A new study has found that people with type 2 diabetes are significantly more likely to suffer from the symptoms of long COVID.
The finding may be considered unsurprising. The connection between diabetes and COVID-19 has been known since the earliest days of the pandemic. As time passed, it became apparent that the relationship between the two conditions was even closer and more complex than originally imagined:
It stands to reason that there would be a relationship between diabetes and long COVID symptoms.
What Do We Really Know about Long Covid?
Experts have had an incredibly difficult time getting a firm hold of long COVID. The condition consists of a very wide range of symptoms, many of them hazy and difficult to assess objectively. Willing scientists find themselves confronted with millions of anecdotes but relatively little reliable data.
Here’s how the CDC defines what it calls “Post-COVID conditions”:
Post-COVID conditions are a wide range of new, returning, or ongoing health problems people can experience four or more weeks after first being infected with the virus that causes COVID-19. Even people who did not have COVID-19 symptoms in the days or weeks after they were infected can have post-COVID conditions. These conditions can present as different types and combinations of health problems for different lengths of time.
The CDC lists 18 different symptoms of long COVID, which range from fever and diarrhea to mood changes and “brain fog.” That long list isn’t even close to exhaustive: a July 2021 survey published in The Lancet identified “203 symptoms in 10 organ systems.”
Long COVID symptoms can range from the merely frustrating to the genuinely “debilitating”.
Estimates on the prevalence of long COVID differ wildly. A recent large study found that about a third of patients previously diagnosed with COVID-19 had one or more features of long COVID, but other studies have found rates as high as 50% and as low as 5%.
Curiously, many studies have found that women are more likely to suffer long COVID symptoms. Thankfully, however, early data suggests that long COVID symptoms are “rare and mainly of short duration” in children. And vaccinations do appear to protect against long COVID.
Scientists, to put it simply, do not understand why long COVID occurs. The virus itself, which has been cleared out of the body, cannot still be causing health problems. Theories abound, and it’s possible or likely that there is no one explanation, that many different things are happening in many different people. And until we understand the mechanisms that cause long COVID, it will be difficult to treat the mysterious condition.
Long COVID and Diabetes
Given how little is truly known about long COVID, the science on the relationship between long COVID and diabetes is understandably not very precise. Here’s what we do know:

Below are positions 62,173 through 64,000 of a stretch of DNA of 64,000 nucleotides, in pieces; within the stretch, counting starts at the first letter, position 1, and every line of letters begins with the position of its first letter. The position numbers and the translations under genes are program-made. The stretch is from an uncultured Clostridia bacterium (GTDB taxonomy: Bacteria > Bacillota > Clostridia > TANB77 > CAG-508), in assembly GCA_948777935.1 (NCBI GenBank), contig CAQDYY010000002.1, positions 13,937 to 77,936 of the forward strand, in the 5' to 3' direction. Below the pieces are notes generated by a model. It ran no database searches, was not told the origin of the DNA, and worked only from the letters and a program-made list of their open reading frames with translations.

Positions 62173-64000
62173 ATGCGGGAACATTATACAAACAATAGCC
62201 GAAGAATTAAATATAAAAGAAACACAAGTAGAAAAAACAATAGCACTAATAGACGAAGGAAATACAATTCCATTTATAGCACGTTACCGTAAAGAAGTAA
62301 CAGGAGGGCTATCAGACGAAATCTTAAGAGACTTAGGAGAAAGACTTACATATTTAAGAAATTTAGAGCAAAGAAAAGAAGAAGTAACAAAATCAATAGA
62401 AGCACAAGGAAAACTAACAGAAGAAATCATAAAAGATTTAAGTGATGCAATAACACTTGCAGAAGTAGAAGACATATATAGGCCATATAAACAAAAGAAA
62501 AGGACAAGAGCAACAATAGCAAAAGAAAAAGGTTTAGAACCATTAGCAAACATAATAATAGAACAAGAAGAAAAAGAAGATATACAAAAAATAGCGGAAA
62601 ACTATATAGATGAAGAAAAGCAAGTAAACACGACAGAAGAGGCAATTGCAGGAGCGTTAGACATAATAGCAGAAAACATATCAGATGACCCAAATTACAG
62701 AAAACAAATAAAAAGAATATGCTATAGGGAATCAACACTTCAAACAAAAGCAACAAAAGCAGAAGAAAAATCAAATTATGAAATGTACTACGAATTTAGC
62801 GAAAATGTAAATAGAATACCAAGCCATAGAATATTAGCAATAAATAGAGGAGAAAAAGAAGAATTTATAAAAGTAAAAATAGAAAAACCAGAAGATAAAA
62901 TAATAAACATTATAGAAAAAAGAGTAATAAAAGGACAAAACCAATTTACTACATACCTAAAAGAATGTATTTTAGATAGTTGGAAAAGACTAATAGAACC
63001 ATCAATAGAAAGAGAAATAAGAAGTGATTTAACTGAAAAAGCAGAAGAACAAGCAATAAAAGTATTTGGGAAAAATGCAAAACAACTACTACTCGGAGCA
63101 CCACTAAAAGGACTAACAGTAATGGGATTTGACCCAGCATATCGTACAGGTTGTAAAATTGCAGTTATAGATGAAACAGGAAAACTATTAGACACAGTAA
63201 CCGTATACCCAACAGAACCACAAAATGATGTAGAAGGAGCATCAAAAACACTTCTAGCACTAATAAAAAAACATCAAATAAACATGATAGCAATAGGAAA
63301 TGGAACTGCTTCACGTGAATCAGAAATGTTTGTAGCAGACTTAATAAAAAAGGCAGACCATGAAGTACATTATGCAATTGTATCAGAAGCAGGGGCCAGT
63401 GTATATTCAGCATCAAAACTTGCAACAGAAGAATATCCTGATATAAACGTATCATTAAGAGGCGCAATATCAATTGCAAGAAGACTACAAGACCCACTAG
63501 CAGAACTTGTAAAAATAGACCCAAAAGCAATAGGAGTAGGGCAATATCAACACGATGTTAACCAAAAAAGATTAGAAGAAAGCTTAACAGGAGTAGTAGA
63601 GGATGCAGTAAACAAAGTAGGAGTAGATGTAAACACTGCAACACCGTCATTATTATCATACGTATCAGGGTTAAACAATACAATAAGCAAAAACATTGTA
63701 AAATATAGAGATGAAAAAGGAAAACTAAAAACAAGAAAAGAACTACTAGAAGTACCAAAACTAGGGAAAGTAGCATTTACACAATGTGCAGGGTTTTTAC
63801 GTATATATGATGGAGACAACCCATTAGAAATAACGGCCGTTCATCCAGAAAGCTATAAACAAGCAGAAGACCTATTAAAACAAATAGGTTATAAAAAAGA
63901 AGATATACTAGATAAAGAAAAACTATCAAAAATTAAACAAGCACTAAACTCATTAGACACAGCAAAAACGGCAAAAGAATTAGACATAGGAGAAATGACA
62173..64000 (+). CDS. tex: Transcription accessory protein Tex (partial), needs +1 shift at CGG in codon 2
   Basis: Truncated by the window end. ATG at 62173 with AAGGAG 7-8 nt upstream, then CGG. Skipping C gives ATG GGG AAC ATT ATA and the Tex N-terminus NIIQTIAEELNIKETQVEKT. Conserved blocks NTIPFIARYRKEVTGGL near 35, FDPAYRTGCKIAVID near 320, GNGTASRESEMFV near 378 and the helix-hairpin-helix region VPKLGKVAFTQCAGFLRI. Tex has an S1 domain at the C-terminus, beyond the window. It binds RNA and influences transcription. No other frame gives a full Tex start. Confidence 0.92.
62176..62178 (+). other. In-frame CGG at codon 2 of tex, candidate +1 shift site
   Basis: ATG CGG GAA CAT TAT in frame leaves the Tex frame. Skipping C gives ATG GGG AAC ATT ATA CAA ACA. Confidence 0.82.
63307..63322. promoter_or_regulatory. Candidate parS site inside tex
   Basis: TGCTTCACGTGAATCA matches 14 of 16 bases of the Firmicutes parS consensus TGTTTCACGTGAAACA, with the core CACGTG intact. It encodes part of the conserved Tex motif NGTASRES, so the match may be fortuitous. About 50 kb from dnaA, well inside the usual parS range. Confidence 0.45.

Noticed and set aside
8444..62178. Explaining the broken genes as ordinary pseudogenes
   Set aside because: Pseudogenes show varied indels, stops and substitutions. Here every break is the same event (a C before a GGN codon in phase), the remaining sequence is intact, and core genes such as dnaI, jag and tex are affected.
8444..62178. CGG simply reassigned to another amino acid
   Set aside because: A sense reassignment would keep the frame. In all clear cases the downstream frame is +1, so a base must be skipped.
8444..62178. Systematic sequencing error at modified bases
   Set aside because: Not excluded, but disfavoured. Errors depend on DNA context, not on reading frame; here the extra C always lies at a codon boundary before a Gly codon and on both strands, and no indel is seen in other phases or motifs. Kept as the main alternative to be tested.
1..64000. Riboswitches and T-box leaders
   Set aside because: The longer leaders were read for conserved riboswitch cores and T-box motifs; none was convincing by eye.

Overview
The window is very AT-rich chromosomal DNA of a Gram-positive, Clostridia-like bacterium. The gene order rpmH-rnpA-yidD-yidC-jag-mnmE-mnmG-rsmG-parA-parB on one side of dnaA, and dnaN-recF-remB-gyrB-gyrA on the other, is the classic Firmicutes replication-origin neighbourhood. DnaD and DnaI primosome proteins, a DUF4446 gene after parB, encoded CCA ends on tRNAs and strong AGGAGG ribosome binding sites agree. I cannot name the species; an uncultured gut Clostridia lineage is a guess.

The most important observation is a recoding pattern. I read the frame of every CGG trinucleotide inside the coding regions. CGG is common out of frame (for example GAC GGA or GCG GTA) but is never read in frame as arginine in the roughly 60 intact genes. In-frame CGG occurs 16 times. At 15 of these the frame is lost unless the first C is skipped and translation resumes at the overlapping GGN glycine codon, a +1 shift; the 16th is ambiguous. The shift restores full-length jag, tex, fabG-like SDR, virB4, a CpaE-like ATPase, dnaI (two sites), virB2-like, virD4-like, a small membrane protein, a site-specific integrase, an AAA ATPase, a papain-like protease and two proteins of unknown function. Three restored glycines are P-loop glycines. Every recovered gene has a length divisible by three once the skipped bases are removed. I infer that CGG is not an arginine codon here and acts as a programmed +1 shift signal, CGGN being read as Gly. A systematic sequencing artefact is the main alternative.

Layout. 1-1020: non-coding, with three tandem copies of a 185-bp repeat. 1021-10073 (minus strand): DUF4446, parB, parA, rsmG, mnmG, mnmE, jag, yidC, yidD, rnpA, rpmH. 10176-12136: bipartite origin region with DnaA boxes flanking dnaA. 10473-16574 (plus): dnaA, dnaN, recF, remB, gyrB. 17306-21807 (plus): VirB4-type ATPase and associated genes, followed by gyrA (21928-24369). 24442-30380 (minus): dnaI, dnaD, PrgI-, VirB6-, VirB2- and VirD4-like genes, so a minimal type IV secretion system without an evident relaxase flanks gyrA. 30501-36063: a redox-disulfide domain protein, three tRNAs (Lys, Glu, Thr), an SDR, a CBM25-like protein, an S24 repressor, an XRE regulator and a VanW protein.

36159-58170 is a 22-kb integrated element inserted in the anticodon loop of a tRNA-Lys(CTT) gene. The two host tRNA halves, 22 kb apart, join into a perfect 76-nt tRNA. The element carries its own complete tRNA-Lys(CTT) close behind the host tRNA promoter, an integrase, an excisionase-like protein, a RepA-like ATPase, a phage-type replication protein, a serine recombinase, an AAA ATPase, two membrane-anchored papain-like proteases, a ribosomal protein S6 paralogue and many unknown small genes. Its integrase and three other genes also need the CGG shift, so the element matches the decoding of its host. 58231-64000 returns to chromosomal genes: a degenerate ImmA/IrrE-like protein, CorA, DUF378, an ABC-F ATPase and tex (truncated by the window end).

A recent study in the journal Cell found that COVID patients with type 2 diabetes are more likely to suffer from long COVID. Diabetes was one of four factors identified as significant risk factors for long COVID symptoms. The other three factors—“SARS-CoV-2 RNAemia, Epstein-Barr virus viremia, and specific autoantibodies”—are not identifiable without a specifically targeted blood test. (The study did not examine enough patients with type 1 diabetes to draw any conclusions about that condition).
There is hope that this study, one of the first good ones to begin uncovering the details of long COVID, will spur more research that can help identify effective preventative measures and treatments.
Other smaller studies have also found that long COVID may make glucose management more difficult and that patients with type 2 diabetes are significantly more likely to feel long COVID fatigue.
The book isn’t by any means closed on this. A small study in the journal Diabetes found that diabetes was “not a risk factor for experiencing long-term post-COVID symptoms.” No doubt more evidence will emerge in the coming months.
Can You Treat Long COVID?
Not really, no.
At the moment, there are no evidence-based treatment options for long COVID. The CDC’s webpage devoted to long COVID therapies concentrates on soft remedies, like stress coping techniques. Some have argued that therapies for similar chronic disabilities, such as chronic fatigue syndrome, may offer actionable lessons for patients with long COVID.
The CDC does suggest that it might be helpful to employ common sense lifestyle adjustments, like getting nutritious food, exercise, and adequate sleep. That echoes a September 2021 essay by two doctors that suggests that patients with diabetes and long COVID should prioritize glycemic control, nutrition, and exercise, all of which could help alleviate fatigue and “brain fog” and speed recovery time.
However, experts in caution against self-management of symptoms using over-the-counter medicines, supplements, and dietary changes. Platforms such as Facebook “are a potential source of conflicting information and misinformation.”
Read more about COVID-19, exercise, Intensive management, long COVID.